Last spring, insurance leaders quickly pivoted and adjusted their management strategies to accommodate the remote environment. Now, even as some organizations begin to reopen their physical office locations, work-from-home and hybrid arrangements are here to stay. As leaders develop and evolve their virtual management skills, it’s vital to account for individual employee needs, work styles and life stages to build supportive and productive teams.
The Jacobson Group is proud to partner with a number of industry organizations in leading the Insurance Careers Movement (ICM). Dedicated to engaging emerging talent and educating them about the industry, ICM continues to raise awareness of insurance as a desirable career choice. Already, we have helped to grow this movement to more than 850 insurance carriers, agents/brokers, trade associations and industry partners worldwide.
Odds are you have probably heard my colleagues or me talk in length about the insurance talent crisis. You have likely also heard us discuss the importance of upgrading salaries, culture and more in order to recruit and retain top talent. Were you listening? And more importantly, have you pivoted your strategies as a result?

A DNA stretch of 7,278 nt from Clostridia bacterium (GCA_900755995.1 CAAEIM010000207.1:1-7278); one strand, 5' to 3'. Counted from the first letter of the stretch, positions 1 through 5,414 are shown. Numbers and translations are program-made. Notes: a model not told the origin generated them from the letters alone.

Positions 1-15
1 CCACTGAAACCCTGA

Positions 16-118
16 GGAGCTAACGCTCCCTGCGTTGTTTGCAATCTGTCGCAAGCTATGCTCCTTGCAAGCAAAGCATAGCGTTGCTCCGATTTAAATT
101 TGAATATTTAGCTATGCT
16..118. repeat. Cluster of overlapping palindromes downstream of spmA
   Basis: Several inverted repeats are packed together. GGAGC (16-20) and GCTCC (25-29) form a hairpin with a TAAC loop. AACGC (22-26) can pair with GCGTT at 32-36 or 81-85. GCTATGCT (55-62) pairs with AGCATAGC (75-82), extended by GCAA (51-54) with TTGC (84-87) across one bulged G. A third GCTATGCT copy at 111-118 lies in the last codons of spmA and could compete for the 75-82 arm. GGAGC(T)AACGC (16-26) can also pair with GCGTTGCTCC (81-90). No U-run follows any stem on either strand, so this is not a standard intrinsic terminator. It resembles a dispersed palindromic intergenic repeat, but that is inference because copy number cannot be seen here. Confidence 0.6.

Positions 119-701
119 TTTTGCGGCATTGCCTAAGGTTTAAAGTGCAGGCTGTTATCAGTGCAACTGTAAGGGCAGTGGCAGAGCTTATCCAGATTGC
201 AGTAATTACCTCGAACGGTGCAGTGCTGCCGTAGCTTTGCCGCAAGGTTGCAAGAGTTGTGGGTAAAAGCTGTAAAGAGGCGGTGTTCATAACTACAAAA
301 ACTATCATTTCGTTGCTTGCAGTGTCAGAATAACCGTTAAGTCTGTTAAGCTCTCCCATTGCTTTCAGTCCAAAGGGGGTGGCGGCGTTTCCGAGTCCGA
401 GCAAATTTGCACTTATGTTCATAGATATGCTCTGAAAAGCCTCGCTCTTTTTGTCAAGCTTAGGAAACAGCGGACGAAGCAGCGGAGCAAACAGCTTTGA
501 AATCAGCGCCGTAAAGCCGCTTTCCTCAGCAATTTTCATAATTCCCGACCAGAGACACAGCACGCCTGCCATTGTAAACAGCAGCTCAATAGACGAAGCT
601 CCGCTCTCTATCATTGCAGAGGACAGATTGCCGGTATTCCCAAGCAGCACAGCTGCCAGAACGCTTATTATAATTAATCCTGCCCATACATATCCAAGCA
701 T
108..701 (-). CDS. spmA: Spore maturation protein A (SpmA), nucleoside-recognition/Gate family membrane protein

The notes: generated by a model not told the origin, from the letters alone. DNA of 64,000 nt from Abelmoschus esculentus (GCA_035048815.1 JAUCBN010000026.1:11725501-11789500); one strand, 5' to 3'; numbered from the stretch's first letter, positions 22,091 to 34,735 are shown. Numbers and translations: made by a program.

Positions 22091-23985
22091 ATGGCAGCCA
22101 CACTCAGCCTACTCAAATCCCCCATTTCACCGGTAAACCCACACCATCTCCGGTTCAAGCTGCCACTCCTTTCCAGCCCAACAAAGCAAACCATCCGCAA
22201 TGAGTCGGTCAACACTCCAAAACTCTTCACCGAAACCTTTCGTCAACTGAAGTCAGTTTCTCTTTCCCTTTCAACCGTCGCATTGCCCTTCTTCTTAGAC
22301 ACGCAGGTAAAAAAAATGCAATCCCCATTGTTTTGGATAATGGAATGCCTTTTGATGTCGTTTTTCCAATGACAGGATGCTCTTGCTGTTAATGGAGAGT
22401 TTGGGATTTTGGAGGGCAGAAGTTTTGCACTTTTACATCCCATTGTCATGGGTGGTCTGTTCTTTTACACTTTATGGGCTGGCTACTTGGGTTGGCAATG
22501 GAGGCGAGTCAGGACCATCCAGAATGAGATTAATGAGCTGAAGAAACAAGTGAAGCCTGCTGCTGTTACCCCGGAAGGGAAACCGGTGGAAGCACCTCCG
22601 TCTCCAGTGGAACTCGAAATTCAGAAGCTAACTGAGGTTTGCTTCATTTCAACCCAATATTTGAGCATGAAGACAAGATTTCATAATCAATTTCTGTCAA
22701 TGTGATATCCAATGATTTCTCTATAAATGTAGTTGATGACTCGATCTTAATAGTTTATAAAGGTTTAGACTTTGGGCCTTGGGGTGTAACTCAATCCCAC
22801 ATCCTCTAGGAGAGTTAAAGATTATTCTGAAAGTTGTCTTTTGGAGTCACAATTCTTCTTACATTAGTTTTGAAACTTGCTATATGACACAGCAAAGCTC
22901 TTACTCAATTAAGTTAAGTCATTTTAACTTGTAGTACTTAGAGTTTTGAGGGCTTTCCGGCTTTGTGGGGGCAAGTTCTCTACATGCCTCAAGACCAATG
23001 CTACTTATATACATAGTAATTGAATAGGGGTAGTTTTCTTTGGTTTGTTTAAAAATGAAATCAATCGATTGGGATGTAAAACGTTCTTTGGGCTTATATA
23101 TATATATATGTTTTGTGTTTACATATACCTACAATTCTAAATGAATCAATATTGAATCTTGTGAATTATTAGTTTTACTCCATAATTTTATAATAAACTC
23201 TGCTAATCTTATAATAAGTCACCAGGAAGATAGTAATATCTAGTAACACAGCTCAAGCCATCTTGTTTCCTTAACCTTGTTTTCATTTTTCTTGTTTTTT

Follow along as I debunk eight popular insurance talent myths. Then take action to gain an upper hand in securing the best talent.
Written by Joanne Turner, Assistant Vice President, and Blake Grimm, Client Development Manager
The future of healthcare is upon us and it’s offering a chance for payers to lead the industry through innovation and expansion. Global healthcare spending is projected to reach $8.7 trillion by 2020. Organizations are continuously finding smarter and more innovative ways to deliver efficient and effective patient care. The unprecedented growth commands additional job opportunities. According to the Bureau of Labor Statistics, the healthcare industry is expected to add four million new jobs and account for approximately a third of total job growth by 2026.
Written by Diana Shay Milazzo, Assistant Vice President, and Julie Arnold, Sourcer
Picture this: young job seekers spent their mornings flipping through local newspapers, combing its pages for new listings and eagerly scanning the copy for responsibilities and requirements to which they were a match. When intrigued, they would package their resumes neatly with a cover letter and drop it in the mail and then patiently wait to be called for an interview. Furthermore, it was not uncommon to be in the dark about an employer until the day of the interview. Employers, on the other hand, were limited to paying for help wanted ads to attract candidates; and until resumes started rolling in, they were limited to internal candidates and referral lists.